cover image Daddy Boy

Daddy Boy

Emerson Whitney. McSweeney’s, $26 (180p) ISBN 978-1-952119-52-1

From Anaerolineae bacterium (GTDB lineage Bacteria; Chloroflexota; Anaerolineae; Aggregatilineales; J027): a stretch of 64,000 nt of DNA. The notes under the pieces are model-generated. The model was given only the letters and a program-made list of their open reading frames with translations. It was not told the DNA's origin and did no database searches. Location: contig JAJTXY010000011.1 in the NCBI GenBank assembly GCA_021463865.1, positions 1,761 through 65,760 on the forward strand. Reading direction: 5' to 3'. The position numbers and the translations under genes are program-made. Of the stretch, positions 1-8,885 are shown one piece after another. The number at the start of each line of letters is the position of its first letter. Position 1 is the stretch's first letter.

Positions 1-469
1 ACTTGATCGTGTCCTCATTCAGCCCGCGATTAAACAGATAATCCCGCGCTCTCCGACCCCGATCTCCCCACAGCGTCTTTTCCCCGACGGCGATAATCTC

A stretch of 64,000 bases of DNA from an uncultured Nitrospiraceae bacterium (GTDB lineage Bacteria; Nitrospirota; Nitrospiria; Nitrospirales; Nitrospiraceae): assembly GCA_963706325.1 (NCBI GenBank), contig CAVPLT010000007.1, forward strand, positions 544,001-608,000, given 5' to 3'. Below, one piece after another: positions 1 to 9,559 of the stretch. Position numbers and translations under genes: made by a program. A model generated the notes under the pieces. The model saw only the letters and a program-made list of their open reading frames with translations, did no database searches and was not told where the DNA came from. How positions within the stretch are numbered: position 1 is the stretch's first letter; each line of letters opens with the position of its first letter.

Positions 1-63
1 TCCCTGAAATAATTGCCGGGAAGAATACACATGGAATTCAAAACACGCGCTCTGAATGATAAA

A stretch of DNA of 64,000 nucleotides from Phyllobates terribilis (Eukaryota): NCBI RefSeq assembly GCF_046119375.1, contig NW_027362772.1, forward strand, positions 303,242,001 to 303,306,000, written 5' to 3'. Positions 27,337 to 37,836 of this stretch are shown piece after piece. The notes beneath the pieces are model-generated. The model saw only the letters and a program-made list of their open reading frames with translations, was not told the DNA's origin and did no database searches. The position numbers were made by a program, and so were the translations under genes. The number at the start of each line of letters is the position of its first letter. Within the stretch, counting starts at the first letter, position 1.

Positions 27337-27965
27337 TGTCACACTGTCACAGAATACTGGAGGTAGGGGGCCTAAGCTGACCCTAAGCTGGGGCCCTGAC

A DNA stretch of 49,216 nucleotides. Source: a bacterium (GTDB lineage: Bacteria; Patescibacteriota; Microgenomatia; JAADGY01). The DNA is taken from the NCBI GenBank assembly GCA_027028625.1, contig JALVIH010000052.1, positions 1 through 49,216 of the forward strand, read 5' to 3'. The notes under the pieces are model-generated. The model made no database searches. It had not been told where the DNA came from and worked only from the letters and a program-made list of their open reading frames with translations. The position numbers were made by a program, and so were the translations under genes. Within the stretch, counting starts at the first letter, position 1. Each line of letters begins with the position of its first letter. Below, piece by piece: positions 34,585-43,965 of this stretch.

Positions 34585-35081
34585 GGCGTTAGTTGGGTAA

Whitney (Heaven), a creative writing professor at Goddard College, explores childhood trauma and identity shifts in this unique and captivating memoir. At age 31, Whitney was divorcing his wife (a full-time domme named Jo) and living in a tent in their South California backyard while she stayed in their duplex. To get away, he decided to join a storm-chasing group on a ten-day trip. Whitney describes how the crew traveled the Midwest from Oklahoma up to the Dakotas, failing to find any notable storms, though nonetheless stumbling into some moments of unexpected loveliness (“Everyone was turned toward a field, watching a swirled wind lift up a handful of leaves. A beautiful joke.... We chased the dust devils”). Whitney intercuts accounts of bad road food, boredom, and frustration with aching meditations on identity and family, as the author explores his fractured childhood, his trans identity, and the simultaneous collapse of his relationship and desire to be Jo’s sub, a once-fulfilling role. Though readers may struggle with the jumbled timeline, the author’s vivid prose and emotional honesty really hit home. This isn’t for everyone, but readers who persevere will find genuine beauty in Whitney’s oblique, meditative narrative. (May)